Suddenly a crack of thunder split the sky. Darkness fell and dense rain poured from above. Lightning ripped across the western horizon.

“One Mississippi, two Mississippi, three Mississippi.” Aunt Elise counted up to ten Mississippis before another explosion of thunder enveloped them. “That bolt landed two miles away.”

“How do you know?” Jade asked, her voice trembling.

“Five seconds equals one mile. Start counting from the flash of lightning and stop with the thunder. That's the speed of sound.”

The towering mountains Jade had been admiring were not visible anymore. Steel-gray mist shrouded the car and silvery raindrops—the fattest she had ever seen—battered the windshield with earsplitting thumps.

“Don't worry,” Aunt Elise called out. “We'll make it.”

How her aunt could even see the road through the storm, Jade hadn't a clue, but she seemed to know how to manage it. She swerved past rivers of rain and plunged through puddles that sent fans of water spraying out from the wheels. She watched the lightning and counted seconds before the thunder clapped above. “It has to get closer before it passes,” Aunt Elise said. “One Mississippi, two…”

Crack.

“Excellent,” Aunt Elise said.

Lunatic, Jade thought, squeezing her eyes shut. She should have been signing up for the summer reading program down at the library like she did every year. She should have been organizing the pantry and trying out new cookie recipes and playing mini golf with her friends. Anything other than being in the middle of nowhere with a woman she hardly knew. What were her parents thinking, sending her off like this?

“And there it goes,” Aunt Elise said.

Jade tentatively opened her eyes and saw shards of sun slicing through the mist. The pelting rain slowed and slipped off the back of the car, like they were driving out of a car wash. She turned around and saw the storm moving on behind them.

“That was a good one,” Aunt Elise said. “But it's over now.”

Jade worried that wasn't true.

She was worried it had just begun.

 

2

Aunt Elise continued to drive past spacious fields, where black cows raised their chins up to the sky and horses ran wild, tails flicking behind them. Gradually, buildings began to speckle the land, growing closer together. Aunt Elise pulled off the highway and entered the sprawled-out town of Wellington. After weaving through a few blocks, they came upon a large gate; a wooden dog carved out of a massive tree trunk stood next to it like a sentinel. In its mouth hung a sign that read:
DIGGITY DOG RANCH
. Aunt Elise pushed a button on her car visor that opened the gate and Jade could see an adobe house with a flat roof and large front porch at the top of the driveway. “Home sweet home,” Aunt Elise said.

The moment the gate closed behind them and the car started up the drive, a band of barking dogs appeared from around the side of the house, yapping and nipping at all four tires.

“How many are there?” Jade asked.

“Nine this week. Some'll go, some'll stay. There's no need to be afraid, they won't hurt you.”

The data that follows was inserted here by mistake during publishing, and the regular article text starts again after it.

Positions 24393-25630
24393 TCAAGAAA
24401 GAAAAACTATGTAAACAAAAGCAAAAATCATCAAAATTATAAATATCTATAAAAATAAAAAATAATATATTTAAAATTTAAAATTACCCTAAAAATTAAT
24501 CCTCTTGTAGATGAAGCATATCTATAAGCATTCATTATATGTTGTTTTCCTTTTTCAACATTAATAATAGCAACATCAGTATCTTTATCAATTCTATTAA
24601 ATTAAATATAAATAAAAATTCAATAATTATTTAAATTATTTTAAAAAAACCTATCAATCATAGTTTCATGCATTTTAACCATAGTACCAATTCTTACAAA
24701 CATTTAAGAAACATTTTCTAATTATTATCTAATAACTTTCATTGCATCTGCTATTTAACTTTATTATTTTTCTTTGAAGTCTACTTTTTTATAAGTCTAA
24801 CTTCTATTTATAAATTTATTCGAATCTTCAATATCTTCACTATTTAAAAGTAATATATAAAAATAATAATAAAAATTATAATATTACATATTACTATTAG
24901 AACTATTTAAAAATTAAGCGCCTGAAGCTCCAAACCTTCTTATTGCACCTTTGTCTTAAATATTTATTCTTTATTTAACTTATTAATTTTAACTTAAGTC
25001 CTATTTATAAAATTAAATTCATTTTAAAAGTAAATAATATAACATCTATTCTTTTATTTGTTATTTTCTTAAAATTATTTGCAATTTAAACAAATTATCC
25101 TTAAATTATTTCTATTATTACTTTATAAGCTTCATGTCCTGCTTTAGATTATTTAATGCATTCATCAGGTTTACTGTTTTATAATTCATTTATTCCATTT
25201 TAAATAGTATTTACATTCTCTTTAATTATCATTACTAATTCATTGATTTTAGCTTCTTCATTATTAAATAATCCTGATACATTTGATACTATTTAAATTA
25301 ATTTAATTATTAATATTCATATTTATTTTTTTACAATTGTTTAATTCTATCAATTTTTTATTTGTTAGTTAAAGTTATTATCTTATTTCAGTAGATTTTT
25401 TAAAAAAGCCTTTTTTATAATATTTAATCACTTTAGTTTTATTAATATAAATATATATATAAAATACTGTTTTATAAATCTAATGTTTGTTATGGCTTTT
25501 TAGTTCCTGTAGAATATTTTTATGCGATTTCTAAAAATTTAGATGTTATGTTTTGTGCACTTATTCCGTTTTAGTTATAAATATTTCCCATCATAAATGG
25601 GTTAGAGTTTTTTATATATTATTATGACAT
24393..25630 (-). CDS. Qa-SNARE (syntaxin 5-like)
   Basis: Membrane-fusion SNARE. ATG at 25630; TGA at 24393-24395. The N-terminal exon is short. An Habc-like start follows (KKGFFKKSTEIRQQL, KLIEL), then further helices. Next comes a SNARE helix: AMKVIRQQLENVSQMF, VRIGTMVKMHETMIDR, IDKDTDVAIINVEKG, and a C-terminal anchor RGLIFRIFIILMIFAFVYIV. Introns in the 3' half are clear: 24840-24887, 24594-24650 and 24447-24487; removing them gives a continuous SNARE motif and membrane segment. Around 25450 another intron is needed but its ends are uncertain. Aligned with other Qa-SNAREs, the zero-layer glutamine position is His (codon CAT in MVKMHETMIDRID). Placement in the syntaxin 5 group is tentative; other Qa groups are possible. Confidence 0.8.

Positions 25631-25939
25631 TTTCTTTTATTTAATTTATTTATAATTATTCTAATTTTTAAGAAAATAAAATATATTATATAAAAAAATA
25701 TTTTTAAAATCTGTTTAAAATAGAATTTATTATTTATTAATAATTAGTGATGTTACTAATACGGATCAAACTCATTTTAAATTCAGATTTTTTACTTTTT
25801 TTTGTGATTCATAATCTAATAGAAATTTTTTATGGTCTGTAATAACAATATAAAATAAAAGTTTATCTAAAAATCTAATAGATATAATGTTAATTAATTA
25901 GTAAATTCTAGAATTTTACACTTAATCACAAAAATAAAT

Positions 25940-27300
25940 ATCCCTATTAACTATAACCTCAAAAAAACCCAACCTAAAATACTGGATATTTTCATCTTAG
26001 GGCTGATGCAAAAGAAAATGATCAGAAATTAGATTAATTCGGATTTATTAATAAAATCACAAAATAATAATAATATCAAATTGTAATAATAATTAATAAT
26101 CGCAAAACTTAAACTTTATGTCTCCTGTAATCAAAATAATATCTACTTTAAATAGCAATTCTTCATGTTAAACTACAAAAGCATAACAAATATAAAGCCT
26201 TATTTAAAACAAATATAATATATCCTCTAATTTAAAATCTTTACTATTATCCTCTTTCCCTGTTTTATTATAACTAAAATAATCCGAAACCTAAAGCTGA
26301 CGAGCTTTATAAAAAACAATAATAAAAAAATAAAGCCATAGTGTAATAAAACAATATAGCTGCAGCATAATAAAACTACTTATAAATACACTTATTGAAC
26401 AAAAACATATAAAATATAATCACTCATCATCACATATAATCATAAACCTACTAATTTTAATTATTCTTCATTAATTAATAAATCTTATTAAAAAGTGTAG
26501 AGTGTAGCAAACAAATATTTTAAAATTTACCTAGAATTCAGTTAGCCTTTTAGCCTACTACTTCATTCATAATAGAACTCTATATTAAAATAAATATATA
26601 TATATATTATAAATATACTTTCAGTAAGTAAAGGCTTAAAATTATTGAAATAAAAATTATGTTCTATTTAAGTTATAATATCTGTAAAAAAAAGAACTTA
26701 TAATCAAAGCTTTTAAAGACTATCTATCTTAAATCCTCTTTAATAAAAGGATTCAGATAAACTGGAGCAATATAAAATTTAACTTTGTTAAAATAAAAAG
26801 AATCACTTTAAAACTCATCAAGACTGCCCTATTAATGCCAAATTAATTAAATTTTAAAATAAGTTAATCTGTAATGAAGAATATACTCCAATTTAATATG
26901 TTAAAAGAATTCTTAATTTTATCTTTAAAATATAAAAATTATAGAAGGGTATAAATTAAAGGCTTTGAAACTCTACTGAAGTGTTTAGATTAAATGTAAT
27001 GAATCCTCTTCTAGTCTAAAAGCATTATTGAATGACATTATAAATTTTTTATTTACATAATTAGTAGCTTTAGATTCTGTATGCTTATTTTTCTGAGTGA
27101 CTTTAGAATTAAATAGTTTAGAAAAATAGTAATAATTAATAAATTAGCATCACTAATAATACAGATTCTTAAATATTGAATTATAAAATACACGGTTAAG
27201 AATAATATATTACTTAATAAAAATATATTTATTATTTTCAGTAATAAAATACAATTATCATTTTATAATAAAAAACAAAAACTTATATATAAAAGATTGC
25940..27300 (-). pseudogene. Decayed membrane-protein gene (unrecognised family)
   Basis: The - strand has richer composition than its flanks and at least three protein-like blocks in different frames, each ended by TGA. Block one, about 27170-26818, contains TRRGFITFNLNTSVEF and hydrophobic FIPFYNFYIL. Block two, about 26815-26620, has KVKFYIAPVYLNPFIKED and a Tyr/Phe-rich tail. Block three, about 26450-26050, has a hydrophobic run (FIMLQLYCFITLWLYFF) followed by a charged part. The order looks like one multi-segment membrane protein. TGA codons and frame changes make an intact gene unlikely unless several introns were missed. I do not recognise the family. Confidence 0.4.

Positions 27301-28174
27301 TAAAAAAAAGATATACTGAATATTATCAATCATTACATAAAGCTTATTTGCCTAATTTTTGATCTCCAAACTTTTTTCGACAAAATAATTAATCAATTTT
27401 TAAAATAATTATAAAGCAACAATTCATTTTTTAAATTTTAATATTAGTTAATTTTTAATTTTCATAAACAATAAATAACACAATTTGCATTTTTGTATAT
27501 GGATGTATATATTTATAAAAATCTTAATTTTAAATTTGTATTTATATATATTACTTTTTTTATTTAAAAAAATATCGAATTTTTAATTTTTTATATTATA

Jade tried to relax the muscles across her brow and force a smile. “I'm not afraid.”

Aunt Elise turned off the car. “I'll get out first and provide a diversion. You can skedaddle into the house.”

Jade unhooked her seat belt and pulled the silver door-lock knob up. That simple movement and its subsequent
click
brought all nine dogs running over to her side. They were shoving and nudging and vying for position. One massive brown dog stood as tall as the window and looked directly at Jade. His gray-pink tongue dangled out the side of his mouth. A smaller, curly-haired dog jumped up against the window, smearing muddy paw marks as he went.

Jade took a deep breath and started to open her door. The car was from sometime around the Paleozoic era and the doors took a little effort to get going. The moment it was ajar, black noses began pressing into the opening.

“Heel up!” Aunt Elise said, stepping around from her side of the car. The band of dogs scampered over and sat in a cluster at her feet.

All except the huge one. It stayed put, waiting for Jade.

“That's Astro.” Aunt Elise was talking about the massive dog at Jade's door. “He's a bullmastiff. He's slow as January honey. Sweet like that, too. Reach your hand out for him to sniff and he'll step away.”

“But his nose is so close to his teeth.”

“He just wants to check you out.”

Jade opened the door wider and reached a hand toward the dog. He ran his nose along her fingertips. It was cold and damp and the whiskers on his upper lip tickled her skin, sending a tiny jolt of delight shooting up her arm. The joy of it surprised her.

“I think you've made a new friend.”

Jade forced the smile that had managed to creep across her face down into a serious expression. “Hardly,” she said, feigning disinterest.

Aunt Elise shook her head. “When a dog like Astro decides to love you, there's no hardly about it.”

Astro sat down with a snort as Jade eased out of the car. Coming across the prairie she had seen horses that weren't much bigger than this dog at her feet. “Is he one that will go?” Jade asked.

“Probably not. His owners brought him for a two-week stay three years ago.”

“And left him?”

Aunt Elise pulled the luggage from the trunk and wheeled it up to the front door. The dogs crowded and skittered around her feet.

BOOK: Skies Like These
8.76Mb size Format: txt, pdf, ePub
ads